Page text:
Texas Fires Lawyer After Story on Rove

By Michael E. Ruane
Washington Post Staff Writer
Saturday, September 10, 2005

A staff attorney with the Texas secretary of state said yesterday that she was fired this week for violating press protocols when she spoke to a Washington Post reporter who was working on a story about presidential adviser Karl Rove.

Elizabeth Reyes, 30, of Austin said she was fired Tuesday after she was quoted in a Post story that ran Sept. 3 about tax deductions on Rove's homes in the District and in Texas.

Scott Haywood, a spokesman for Texas Secretary of State Roger Williams, confirmed yesterday that Reyes is no longer employed, but he declined to provide details, saying it was a personnel matter. Haywood had said late last Saturday that Reyes "was not authorized to speak on behalf of the agency."

The Post's story reported that Rove inadvertently received a District homestead tax deduction on his Palisades home, even though he had not been eligible for the benefit for more than three years. Rove was eligible for the deduction when he bought the home in 2001, the story said, but a change in the tax law in 2002 made the deduction available only to District property owners who do not vote elsewhere. Rove is registered to vote in Texas.

The District's Office of Tax and Revenue accepted blame for the mistake in a letter to Rove, expressing regret that it had failed to rescind the deduction. Rove agreed to reimburse the city an estimated $3,400 in back taxes, and a White House spokeswoman said it had been an innocent misunderstanding.

Rove is registered to vote in Kerr County, Tex., the story reported, and he and his wife own two small rental cottages there that Rove claims as his residence. But two local residents said they had never seen Rove there.

When Post reporter Lori Montgomery telephoned the press office of the Texas secretary of state, the press officer was on vacation, and Montgomery was transferred to Reyes. The attorney, who spoke in two separate telephone calls, told Montgomery that it was potential voter fraud in Texas to register in a place where you don't actually live, and she was quoted as saying Rove's cottages don't "sound like a residence to me, because it's not a fixed place of habitation."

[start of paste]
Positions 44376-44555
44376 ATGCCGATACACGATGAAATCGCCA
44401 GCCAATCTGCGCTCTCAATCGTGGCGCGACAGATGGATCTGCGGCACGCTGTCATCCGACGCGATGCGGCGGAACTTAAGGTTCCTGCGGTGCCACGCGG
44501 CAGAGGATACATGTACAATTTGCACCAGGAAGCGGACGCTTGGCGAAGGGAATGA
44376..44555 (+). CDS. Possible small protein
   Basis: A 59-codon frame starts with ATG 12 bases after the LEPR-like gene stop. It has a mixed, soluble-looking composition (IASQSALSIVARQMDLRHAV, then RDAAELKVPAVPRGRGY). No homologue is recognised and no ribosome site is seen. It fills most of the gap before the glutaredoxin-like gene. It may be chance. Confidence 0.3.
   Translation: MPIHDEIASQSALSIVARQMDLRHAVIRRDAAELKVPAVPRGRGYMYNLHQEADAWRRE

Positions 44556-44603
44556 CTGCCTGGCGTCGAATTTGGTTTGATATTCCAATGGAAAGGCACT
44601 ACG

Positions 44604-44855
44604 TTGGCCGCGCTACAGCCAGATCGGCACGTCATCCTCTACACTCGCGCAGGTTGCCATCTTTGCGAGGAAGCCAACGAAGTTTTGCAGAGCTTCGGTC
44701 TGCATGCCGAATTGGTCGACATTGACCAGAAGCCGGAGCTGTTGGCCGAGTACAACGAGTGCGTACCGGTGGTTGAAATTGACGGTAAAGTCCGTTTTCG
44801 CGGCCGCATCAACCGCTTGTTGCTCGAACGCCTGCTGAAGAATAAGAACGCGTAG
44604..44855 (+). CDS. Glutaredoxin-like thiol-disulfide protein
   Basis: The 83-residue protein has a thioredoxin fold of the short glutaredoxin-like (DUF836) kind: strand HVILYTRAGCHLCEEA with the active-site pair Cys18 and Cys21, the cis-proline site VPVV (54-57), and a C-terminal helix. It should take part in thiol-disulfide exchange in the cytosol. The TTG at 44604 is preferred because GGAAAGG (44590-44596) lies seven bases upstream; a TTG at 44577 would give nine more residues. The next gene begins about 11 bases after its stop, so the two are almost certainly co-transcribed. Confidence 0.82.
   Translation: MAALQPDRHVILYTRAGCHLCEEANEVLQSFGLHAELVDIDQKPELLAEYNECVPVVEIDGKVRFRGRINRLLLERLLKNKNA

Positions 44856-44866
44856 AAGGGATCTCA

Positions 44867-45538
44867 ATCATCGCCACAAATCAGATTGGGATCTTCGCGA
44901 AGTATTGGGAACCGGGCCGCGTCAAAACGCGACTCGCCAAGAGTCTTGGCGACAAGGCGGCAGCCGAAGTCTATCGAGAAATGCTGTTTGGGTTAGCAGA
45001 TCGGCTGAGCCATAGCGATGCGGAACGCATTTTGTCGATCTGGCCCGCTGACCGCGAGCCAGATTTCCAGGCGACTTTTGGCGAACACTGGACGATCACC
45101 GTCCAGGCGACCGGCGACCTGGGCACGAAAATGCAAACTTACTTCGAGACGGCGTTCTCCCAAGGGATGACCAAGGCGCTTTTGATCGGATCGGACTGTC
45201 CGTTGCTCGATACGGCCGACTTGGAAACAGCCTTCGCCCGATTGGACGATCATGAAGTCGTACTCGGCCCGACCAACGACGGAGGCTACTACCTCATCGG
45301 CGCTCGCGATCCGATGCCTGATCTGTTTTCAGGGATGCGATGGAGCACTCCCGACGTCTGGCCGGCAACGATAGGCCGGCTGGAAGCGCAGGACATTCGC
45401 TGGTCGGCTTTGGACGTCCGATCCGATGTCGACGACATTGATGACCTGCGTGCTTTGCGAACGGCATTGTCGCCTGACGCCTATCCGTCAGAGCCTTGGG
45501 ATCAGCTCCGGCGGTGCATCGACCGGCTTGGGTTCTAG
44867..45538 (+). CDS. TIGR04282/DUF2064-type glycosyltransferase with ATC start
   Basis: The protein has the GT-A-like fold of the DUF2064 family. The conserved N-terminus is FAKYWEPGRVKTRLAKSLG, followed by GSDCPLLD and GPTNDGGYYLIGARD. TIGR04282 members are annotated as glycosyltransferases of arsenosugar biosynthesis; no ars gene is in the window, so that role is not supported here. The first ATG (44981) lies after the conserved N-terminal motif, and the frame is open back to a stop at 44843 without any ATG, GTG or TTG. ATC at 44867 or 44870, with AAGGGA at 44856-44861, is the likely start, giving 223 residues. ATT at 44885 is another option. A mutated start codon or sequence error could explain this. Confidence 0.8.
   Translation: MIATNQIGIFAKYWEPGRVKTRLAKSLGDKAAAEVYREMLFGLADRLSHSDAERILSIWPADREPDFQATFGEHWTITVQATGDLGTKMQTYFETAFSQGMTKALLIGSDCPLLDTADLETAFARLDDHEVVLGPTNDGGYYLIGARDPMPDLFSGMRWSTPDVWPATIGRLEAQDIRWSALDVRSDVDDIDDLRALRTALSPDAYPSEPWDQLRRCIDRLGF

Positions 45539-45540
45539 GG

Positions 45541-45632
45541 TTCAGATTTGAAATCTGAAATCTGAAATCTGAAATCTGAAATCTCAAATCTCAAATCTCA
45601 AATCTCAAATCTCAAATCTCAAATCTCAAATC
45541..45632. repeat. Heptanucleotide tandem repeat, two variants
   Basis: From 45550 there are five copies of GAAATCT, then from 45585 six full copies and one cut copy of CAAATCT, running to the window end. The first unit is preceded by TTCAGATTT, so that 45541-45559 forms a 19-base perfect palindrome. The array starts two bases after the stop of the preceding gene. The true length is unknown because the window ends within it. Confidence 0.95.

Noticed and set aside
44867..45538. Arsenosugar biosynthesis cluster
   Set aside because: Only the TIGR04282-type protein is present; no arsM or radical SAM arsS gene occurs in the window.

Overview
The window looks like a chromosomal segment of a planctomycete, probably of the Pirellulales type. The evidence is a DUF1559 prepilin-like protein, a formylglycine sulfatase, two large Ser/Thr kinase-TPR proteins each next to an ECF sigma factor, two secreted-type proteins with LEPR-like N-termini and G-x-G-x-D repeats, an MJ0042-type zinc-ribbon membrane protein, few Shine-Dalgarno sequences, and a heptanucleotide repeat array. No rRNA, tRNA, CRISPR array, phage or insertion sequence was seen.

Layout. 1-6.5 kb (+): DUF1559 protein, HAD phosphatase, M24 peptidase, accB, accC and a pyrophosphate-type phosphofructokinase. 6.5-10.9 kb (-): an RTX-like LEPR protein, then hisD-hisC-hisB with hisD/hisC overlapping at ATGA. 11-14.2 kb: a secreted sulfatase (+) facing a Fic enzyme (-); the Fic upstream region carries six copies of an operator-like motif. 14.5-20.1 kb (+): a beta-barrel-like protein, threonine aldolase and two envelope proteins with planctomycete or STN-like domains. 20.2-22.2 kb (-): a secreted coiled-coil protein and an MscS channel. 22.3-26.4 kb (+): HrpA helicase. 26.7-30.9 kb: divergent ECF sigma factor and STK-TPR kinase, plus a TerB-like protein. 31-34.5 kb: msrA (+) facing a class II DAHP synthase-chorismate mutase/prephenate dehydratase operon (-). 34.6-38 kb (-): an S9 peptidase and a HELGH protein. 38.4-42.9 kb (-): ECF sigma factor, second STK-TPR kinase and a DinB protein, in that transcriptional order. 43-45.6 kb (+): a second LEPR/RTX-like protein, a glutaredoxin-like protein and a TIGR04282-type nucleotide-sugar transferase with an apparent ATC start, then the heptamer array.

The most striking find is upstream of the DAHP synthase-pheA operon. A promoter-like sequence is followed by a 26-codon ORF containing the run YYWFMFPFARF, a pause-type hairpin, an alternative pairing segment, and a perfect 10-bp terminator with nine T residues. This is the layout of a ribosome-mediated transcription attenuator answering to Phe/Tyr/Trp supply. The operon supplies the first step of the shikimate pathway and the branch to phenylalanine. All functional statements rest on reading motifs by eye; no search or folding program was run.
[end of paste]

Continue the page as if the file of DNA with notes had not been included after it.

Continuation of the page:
Reyes said yesterday that she was not aware that she was talking to a reporter, that she was not aware the discussion was about Rove, and that she had explained in the interviews that an individual's intent to return to Texas is a primary factor in qualifying for residency.

In response to The Post's story, Haywood called the paper to say that Rove could register to vote in Texas as long as he intended to return.

Today, The Post ran a correction stating that Reyes had not been asked about Rove by name and that the story should have mentioned Reyes's explanation about the intent to return.

Robert J. McCartney, the paper's assistant managing editor for local news, said, "Montgomery, in both conversations with Reyes, identified herself as working for The Post." He also said that although Montgomery didn't mention Rove by name, she told Reyes in the second interview that the inquiries were about a presidential adviser who had moved from Texas to Washington.

Reyes said yesterday that she was summoned to a superior's office Tuesday and told that the office was upset about the Post article. "I didn't even know an article had been written," she said. Reyes said she explained what had happened and later was called back to the supervisor's office and told she was fired. "I was in complete shock," she said. "I said, 'Well, why?' They said I violated the press policy."

While she didn't know she was talking to a reporter, Reyes said, the press policy doesn't bar her from speaking with the media.

"The policy allows us to talk to members of the media," she said. "The policy says if it's a controversial issue or a special issue, it needs to be forwarded on to someone else. Just talking to the media doesn't violate it, as I read it. . . . Karl Rove didn't come up. It wasn't something you could classify as controversial."

She said she sent a certified letter yesterday asking that the matter be reconsidered.

© 2005 The Washington Post Company